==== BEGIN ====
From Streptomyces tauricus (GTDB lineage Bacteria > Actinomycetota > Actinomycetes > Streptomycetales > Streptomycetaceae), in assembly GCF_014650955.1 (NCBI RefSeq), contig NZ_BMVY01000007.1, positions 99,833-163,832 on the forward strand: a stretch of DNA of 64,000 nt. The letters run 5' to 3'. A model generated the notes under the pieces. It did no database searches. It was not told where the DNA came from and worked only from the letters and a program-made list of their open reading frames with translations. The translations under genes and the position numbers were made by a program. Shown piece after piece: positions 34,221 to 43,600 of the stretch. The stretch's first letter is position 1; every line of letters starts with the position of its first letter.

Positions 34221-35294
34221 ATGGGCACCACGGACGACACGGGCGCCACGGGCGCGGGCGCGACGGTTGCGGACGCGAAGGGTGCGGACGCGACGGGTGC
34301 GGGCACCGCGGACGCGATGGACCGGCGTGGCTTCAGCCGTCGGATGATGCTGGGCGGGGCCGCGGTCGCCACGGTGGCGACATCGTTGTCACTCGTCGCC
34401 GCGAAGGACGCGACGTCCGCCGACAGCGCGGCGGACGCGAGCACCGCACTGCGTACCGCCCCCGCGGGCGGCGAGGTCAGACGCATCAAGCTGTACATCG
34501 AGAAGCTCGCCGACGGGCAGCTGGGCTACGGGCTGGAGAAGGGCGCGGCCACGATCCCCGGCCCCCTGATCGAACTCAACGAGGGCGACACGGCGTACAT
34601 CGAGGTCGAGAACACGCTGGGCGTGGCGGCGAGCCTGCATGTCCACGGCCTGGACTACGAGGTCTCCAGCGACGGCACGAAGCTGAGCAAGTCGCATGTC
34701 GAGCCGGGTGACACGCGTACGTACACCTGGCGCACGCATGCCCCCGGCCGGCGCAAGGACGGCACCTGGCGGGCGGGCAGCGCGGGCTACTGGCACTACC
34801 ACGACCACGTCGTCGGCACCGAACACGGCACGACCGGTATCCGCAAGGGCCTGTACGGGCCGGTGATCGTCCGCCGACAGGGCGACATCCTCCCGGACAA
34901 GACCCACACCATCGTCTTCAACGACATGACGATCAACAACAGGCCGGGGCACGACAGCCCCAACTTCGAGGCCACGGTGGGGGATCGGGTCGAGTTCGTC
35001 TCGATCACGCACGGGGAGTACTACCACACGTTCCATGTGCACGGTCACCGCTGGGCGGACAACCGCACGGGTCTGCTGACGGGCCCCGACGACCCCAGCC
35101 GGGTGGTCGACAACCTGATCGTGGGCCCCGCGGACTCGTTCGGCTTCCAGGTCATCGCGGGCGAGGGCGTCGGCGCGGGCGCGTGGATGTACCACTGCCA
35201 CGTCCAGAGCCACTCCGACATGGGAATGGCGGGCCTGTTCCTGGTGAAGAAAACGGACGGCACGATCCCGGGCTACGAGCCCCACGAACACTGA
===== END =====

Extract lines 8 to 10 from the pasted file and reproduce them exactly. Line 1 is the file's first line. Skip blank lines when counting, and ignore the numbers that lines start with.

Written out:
34701 GAGCCGGGTGACACGCGTACGTACACCTGGCGCACGCATGCCCCCGGCCGGCGCAAGGACGGCACCTGGCGGGCGGGCAGCGCGGGCTACTGGCACTACC
34801 ACGACCACGTCGTCGGCACCGAACACGGCACGACCGGTATCCGCAAGGGCCTGTACGGGCCGGTGATCGTCCGCCGACAGGGCGACATCCTCCCGGACAA
34901 GACCCACACCATCGTCTTCAACGACATGACGATCAACAACAGGCCGGGGCACGACAGCCCCAACTTCGAGGCCACGGTGGGGGATCGGGTCGAGTTCGTC